I was really excited to start this class last night, for several reasons. First of all, obviously, I’m really excited to graduate in May! I’ve been working on my Masters since 2006, taking one class per semester, and although I’ve enjoyed it a lot, I’m really ready to be done. I’m glad we have this final seminar in my program – some people in my office are in a different program, and they just take thesis credits this semester, do their original research and write their papers in consultation with their advisers, but not really with a set schedule. I’m not good with self-motivating like that – I need a firm deadline and someone to hold me to it. (Also, I can’t believe they are going to do research AND write the paper in one semester! I finished my research over the summer, and then started working on a draft, so that I had a 50-page draft ready before the final seminar even started. This is encouraged in my program, so almost everyone in my class had already made similar progress. Over the course of the semester, we will flesh out and polish our papers, not write them, really.)

I was also excited because I had a previous class with prof who is teaching the final project seminar this semester, and in fact she helped me a lot with developing my critical question and thesis statement, as well as the survey I used for my research. I like her a lot, and she’s now the director of the program as well, so that’s cool.

Actually, I wish the professor teaching this class—her name is DonnaMae—could be my adviser. My adviser, Nick, is a very nice guy, but I don’t think he really “gets” my project, and I don’t think he’s a good fit as my adviser. He’s a writer, and the program staff suggested I ask him to advise me because I didn’t really have another professor in mind, and they said they thought he could “wrap his head around” my project. Even after my first contact with him, I felt like he wasn’t a great fit, but I decided to give it a try, and now even though I feel like it’s not working, I feel kind of stuck with him.

Class Presentation on Physics!

And a long-winded brain dump about my degree plan and biological clock

The class I’m taking right now is called Chaos and Complexity. It’s a Liberal Studies seminar, which means that is in interdisciplinary in nature. In order to complete my Master of Liberal Studies (individually-designed, interdisciplinary) degree in May, I needed to take a 3-credit Liberal Studies seminar this semester so I can take the Final Project class in the Spring. I normally wouldn’t have taken a course called Chaos and Complexity, given that I have no background in physics, I hate math, and it’s not very applicable to my focus area, which is Language & Identity. But the only other 3-credit seminars offered this semester were even less applicable and sounded even more boring– one was a Nonprofit Arts Management course and I think the other one was called The Heritage of Hope or something like that. I’m an NF and that sounded too Feelery even for me!!

So I’m taking Chaos and Complexity. Really, it is fairly applicable to my degree, because once we get past the hard-science, physics-based theories, we will be applying them to the social sciences and humanities. That will be no problem for me, and I do grasp the overall concepts, but the book I had to read last week was very hard science and I felt quite in-over-my-head while reading it.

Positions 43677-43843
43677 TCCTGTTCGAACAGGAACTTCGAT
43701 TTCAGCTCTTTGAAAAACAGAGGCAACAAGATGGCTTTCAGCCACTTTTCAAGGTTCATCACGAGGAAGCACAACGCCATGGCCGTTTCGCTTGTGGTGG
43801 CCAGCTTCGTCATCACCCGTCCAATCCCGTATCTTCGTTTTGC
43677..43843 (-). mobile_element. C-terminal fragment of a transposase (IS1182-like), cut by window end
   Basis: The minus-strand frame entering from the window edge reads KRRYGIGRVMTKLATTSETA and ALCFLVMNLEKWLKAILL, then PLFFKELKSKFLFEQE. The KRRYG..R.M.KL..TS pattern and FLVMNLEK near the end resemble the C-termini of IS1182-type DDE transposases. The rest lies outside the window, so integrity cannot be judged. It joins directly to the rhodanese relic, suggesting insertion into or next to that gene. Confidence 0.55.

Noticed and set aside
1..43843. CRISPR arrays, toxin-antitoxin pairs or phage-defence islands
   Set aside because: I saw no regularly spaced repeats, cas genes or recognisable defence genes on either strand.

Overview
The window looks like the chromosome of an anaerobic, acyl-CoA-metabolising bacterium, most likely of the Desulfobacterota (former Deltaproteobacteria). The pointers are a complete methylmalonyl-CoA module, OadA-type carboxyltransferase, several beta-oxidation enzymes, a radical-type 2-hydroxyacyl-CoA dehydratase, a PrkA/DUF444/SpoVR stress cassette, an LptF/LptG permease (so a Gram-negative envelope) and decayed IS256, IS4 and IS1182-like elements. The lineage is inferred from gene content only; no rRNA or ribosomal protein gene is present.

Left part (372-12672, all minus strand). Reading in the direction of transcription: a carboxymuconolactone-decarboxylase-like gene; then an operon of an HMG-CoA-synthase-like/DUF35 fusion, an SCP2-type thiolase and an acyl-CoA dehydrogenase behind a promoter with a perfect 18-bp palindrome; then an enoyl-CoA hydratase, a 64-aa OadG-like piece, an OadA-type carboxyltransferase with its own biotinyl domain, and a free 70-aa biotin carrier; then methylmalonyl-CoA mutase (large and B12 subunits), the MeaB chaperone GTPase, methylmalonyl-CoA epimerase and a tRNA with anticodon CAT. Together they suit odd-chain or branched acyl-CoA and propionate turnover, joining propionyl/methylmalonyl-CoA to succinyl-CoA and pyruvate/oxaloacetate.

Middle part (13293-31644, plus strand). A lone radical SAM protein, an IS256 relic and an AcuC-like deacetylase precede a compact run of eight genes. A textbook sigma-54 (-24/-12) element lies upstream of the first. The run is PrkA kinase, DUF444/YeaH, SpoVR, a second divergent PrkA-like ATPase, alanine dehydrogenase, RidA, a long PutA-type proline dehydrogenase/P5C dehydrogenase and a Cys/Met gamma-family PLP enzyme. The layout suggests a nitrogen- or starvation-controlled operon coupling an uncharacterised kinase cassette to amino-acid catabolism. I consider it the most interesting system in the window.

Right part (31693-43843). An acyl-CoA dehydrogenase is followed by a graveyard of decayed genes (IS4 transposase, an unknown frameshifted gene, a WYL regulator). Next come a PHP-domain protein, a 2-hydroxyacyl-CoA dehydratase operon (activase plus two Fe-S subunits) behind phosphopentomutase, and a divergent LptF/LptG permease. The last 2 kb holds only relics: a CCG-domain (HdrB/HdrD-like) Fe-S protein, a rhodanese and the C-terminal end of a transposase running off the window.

Busy Week; or, Too Much E Time

I’m feeling very tired and kind of stressed and cranky today. I went to bed early last night – lights out by 10! – and slept fairly well, but I’m just exhausted. It’s because I haven’t had any down time this week, except a little bit on Monday evening.

Tuesday I had dinner with my girlfriends, which was fun, Wednesday I had class, and then last night we went to a birthday party and were supposed to go to my husband’s friend’s stand-up comedy show afterwards. My husband ended up taking me home before he went to the comedy show, though, because I was so tired and his friend wasn’t on until late.

Aside from class and the social stuff in the evenings, I had 3 solid hours of advising yesterday at work, and I have another 3 solid hours today, not to mention all week I’ve been worrying about the mold in the basement and finishing my warm cloak for Fest this weekend. I have to try to do that tonight at my parents’, because my sewing machine broke.  Ugh!!

I really want to go to Fest on Sunday as well, just to play and take come photos, but I think I need to take the day to get some alone time and also to work on getting rid of that mold.

Meeting With My Adviser; or, My Brain as a Shape Sorter Toy

I’ve just returned from the dreaded meeting with my adviser.

Seriously…now I’m really worried he’s going to make me add a section on literature or film or something… that’s not my area, and I don’t want to do it!! Ugh!! What is so bad about my plan that he has to meet me in person instead of email? I knew I should have switched advisers…

The purpose of the meeting was for my final project adviser to give me feedback on the outline of my final paper I had sent him. My Masters paper is on the Irish language and Irish identity, mainly Irish diasporic identity as the survey I conducted was limited to adult learners of the Irish language in the US. My adviser keeps trying to push me toward the more cultural studies aspect, but I want to focus more on the linguistic and psychological aspects. The last two times we met, he told me I should discuss how literature and film have shaped the Irish identity. An interesting questions, but just not really my area of expertise.

The meeting wasn’t as bad as I feared it would be. He seems to have given up on the idea that I should incorporate film and literature.  But there were still things about it that I wish had gone better. These things mainly have to do with my inability to articulate thoughts off the top of my head (i.e. in spoken conversation).

Words flow much more easily for me through writing, and typically need a little time to organize my thoughts and translate them into just the right words before releasing them to the world. So when my adviser pointed out (not entirely accurately) that two of my sources seem to have conflicting views and wanted me to talk about that, I proceeded to sound like a complete idiot.  First of all, I couldn’t remember one of the authors’ positions – one of them I remembered fine, but for the other one I had to refer to my outline to remember. Then once I did I stuttered out some incoherent crap and made a lot of hand gestures but didn’t really answer the question.